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Need advice on how to debug this. I'm new with limited environments and have no previous embedded or smart phone programming experience so I could use some clues. Already aware of: Instruments, Clanger Static Analysis, manual code review, etc. Instruments seems to be very helpful in general but quite time consuming and freezes up a lot of the time! Clanger has also helped me a lot as well. It seems like I'm just consuming too much memory in general and I'm wondering what a good strategy is. Do I release some top-level objects? Is there a 'preferred strategy'?

Just wondering if anyone has tackled this successfully and if they have any other suggestions? Thanks all.

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2 Answers 2

There are a lot of good articles for memory management in an iPhone app. Here are some useful links.

Things you should in general take care of

  1. Release any variables which you do not need
  2. Always handle didReceiveMemoryWarning and release any variables not in use
  3. Stop any memory-heavy processes in applicationDidReceiveMemoryWarning like audio/video playing, UIImagePickerController etc

EDIT This does not apply any more. imageNamed: had caching issues prior to 3.x OS versions. The issue does not exist any more and you should use imageNamed: (makes implementing retina display easier)

  1. Do NOT use imageNamed: to create UIImage objects.
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I know this is old, but just wondering why No 4 above ? What's wrong with using imageNamed ? –  ferdil May 6 '11 at 19:56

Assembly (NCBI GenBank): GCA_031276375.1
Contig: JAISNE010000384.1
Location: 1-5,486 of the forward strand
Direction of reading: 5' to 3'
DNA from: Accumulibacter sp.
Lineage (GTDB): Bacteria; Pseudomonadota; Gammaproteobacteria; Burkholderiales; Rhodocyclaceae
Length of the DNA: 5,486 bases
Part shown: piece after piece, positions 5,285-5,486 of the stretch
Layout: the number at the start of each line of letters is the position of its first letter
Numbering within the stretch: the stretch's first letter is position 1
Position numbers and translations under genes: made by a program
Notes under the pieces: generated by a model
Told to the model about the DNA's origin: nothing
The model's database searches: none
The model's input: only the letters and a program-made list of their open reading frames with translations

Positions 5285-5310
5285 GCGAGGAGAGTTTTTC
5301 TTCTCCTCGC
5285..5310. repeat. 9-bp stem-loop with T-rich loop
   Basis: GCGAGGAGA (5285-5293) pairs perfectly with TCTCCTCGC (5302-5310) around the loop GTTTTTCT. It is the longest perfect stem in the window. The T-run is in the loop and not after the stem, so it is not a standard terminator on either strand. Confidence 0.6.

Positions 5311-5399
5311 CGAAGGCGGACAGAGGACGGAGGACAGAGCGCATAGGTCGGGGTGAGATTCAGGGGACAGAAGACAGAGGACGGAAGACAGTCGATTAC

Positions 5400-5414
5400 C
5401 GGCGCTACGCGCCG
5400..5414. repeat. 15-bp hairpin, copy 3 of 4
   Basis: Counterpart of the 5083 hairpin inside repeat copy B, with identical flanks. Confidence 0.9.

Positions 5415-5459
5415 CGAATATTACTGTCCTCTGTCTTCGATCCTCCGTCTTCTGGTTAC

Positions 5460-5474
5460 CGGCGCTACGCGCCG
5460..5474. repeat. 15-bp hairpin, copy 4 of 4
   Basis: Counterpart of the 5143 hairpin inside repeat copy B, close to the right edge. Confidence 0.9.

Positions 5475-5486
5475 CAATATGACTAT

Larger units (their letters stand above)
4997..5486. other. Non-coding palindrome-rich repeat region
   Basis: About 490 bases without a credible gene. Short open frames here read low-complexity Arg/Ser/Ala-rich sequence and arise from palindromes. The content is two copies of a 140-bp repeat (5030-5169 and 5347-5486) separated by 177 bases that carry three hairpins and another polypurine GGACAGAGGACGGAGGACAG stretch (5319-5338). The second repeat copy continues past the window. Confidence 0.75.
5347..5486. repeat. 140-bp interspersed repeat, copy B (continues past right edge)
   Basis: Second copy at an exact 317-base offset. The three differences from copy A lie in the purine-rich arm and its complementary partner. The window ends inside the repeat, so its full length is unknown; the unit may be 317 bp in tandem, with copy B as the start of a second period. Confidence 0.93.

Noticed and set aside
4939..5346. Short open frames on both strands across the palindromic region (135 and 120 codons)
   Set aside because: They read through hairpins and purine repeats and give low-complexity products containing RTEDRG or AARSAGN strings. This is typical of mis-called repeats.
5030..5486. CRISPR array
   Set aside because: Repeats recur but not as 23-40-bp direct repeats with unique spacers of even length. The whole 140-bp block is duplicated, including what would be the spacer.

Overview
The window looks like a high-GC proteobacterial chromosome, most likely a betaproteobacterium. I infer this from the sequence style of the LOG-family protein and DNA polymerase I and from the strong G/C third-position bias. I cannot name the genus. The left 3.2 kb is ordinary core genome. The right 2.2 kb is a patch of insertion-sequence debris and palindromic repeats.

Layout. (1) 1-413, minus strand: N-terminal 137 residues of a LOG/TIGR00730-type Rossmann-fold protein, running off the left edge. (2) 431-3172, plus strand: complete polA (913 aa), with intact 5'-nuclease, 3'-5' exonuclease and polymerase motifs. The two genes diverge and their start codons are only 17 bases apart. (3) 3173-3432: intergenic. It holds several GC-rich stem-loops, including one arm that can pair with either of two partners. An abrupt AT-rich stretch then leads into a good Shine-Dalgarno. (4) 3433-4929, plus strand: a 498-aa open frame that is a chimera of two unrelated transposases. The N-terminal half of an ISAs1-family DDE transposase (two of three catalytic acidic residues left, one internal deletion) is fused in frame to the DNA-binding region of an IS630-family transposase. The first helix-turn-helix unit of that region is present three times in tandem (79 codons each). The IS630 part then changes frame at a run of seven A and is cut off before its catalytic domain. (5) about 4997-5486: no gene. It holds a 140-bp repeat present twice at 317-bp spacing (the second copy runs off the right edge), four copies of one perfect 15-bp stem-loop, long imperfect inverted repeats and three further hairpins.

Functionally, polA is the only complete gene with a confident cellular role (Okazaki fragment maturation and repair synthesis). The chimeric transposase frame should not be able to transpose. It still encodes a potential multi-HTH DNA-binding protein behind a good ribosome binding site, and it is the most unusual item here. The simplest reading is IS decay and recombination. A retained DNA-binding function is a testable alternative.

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The imageNamed: point doesn't apply now. Prior to 3.x, imageNamed used to cache images increasing the memory used by the app. They have improved it tremendously now. So with 3.x and above, you can use this method. –  newgenapps_dev May 7 '11 at 7:43
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Basically you're receiving this warning because (unsurprisingly) the iPhone is dangerously low on memory. This can generally be for one of two reasons;

  1. You have a memory leak.
  2. You are allocating far too many objects and need to revisit your design.

For the first one you should run instruments and examine your memory allocations. This can really slow down your app (and requires additional memory) so try testing areas of your app one at a time. E.g. if you have multiple views switch between them a couple of times.

For the second you will have to examine things you are doing that could result in large memory allocations. For example if you're writing a Flickr browser you might need to cut down the number of images you have loaded at anyone time, or free up some unused ones when you receive this warning.

These are about the only general rules I can suggest without knowing more about your app.

Unfortunately there's no real way (that I know of) to get figures for current memory allocation from the iPhone OS. This makes it really difficult to isolate the areas of your application that are inadvertently memory hungry.

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3. You are having to deal with network xml / images / data that cannot be loaded all into memory at once (like a desktop) and must be dealt with in smaller pieces –  slf Mar 20 '09 at 17:41
    
In terms of ideas for a better design, the SQLite Books example in the Apple document describes one strategy of hydration/dehydration. The readme provides an excellent explanation of the concept and has data objects that implement this pattern. –  hyuan Mar 21 '09 at 4:56
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